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Vancouver's next mayor will need to learn where the washrooms are located

Lack of experience, vote splitting and ‘plumping’ make for unpredictable election
As columnist Allen Garr points out, regardless who gets elected mayor on Saturday, it will be a pers
As columnist Allen Garr points out, regardless who gets elected mayor on Saturday, it will be a person who has never sat at the council table before. Illustration iStock

If the recent polls are at all accurate regarding Saturday’s election results, it comes as no surprise that this was and continues to be a two-way race between former NDP Member of Parliament Kennedy Stewart (36 per cent) and the NPA’s Ken Sim (23 per cent).

Independent Shauna Sylvester is in third spot (19 per cent). And while the three of them have picked up a bit, Hector — “the Defector” ™ — Bremner, Wai Young, Fred Harding and David Chen continue their slide into single digit oblivion.

As for council, well, I’ll get to that in a second.

In spite of Sylvester’s determined efforts to undermine Stewart by attacking the actions of his endorsers, the Vancouver and District Labour Council and their paid campaign staff, Stewart persists with a convincing lead.

(Amusingly, Sylvester started her run by seeking that VDLC endorsement.)

But the most bizarre assault on Stewart and the VDLC — has come not from Sylvester herself but from a former NPA candidate whose observations appeared on these pages. Just last week he used Sylvester’s objections as an excuse when he attempted to conflate the activities of the VDLC with the corrupt atrocities of the political leaders in Venezuela and Turkey. I mean, really?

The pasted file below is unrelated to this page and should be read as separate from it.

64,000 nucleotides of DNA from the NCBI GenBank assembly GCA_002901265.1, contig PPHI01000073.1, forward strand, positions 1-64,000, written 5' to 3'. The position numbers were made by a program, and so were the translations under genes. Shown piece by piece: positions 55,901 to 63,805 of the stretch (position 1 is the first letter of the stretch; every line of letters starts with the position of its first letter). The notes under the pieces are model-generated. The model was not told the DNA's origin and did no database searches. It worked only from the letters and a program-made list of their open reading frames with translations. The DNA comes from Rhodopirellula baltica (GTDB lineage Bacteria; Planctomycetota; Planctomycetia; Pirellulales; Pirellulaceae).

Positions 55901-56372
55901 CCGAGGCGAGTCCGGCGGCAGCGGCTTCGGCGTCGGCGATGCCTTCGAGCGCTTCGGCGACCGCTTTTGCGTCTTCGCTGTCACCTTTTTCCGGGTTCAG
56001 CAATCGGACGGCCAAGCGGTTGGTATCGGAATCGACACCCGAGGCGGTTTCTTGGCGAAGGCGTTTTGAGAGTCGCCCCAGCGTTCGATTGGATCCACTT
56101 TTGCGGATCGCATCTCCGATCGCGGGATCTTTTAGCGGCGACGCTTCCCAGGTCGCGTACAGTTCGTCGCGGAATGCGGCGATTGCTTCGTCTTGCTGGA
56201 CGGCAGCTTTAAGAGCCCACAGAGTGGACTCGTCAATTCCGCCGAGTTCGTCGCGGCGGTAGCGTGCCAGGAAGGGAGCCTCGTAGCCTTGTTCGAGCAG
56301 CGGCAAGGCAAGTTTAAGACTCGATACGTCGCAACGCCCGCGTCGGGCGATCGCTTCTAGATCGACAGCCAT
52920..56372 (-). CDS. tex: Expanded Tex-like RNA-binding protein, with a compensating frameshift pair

But I digress.

While the mayor may tilt to the left, there is no guarantee he will have a majority of council that will follow him. In fact, there is a possibility that the NPA could dominate. And here’s how.

Even though the latest poll shows folks are most likely to vote for the Green party, they would only get four of the 10 council seats at most.

What the NPA has to convince its supporters to do is to vote for the NPA slate of eight council candidates and only the NPA slate. In other words, they should do what is called “plumping.” The two votes for council they have left over should just get put back in their pockets. If they toss them to, say, Green candidate Adriane Carr out of some sense they would otherwise be wasting their votes, they would just be cutting their own throats by joining like-minded voters across the spectrum who toss a vote her way out of some false sense of economy and ultimately putting her ahead of the NPA candidates.

(By the way, I am not against Carr returning to council or even topping the polls. But it is a question of mathematics.)

Of course that tossed salad of parties on the left who have candidates endorsed by the VDLC will most likely not vote exclusively for that VDLC slate of 10 council candidates. In fact, you can bet on it.

Remember the deal to share the ballot on the left was not, as it has been in the past, an agreement among political parties — it was a deal each party made with the VDLC.

And except for the newly emerged OneCity — Vision, the Greens and COPE all added candidates to the ballot beyond what the VDLC approved.

So their supporters may well “plump” for their own candidates, possibly exclusively, and the hell with the rest, thinking that would be the best way to get their own elected.

But in that act of political selfishness, the individual parties will unlikely have the total votes of the NPA.

This is all speculation of course. But what is not is this:

Regardless who gets elected mayor, it will be a person who has never sat at the council table before. As for council, even if the three incumbents — Carr, Vision’s Heather Deal and the NPA’s Melissa De Genova – manage to get re-elected, it will still be a bit like herding cats. And that would even be the case if the Green’s Michael Wiebe and Vision’s Catherine Evans make the leap from park board.

The majority of council will be left to first figure out where the washrooms are.

And on that point I can help.

Regardless of your gender preference, there’s one out the main door to the council chambers and immediately on the right. If that’s in use, you will be able to find relief if you head out the same door but go through the lobby, past the pictures of the premier and the prime minister then down the hall towards the city clerk’s office and it’s on the left.

Good luck to you all.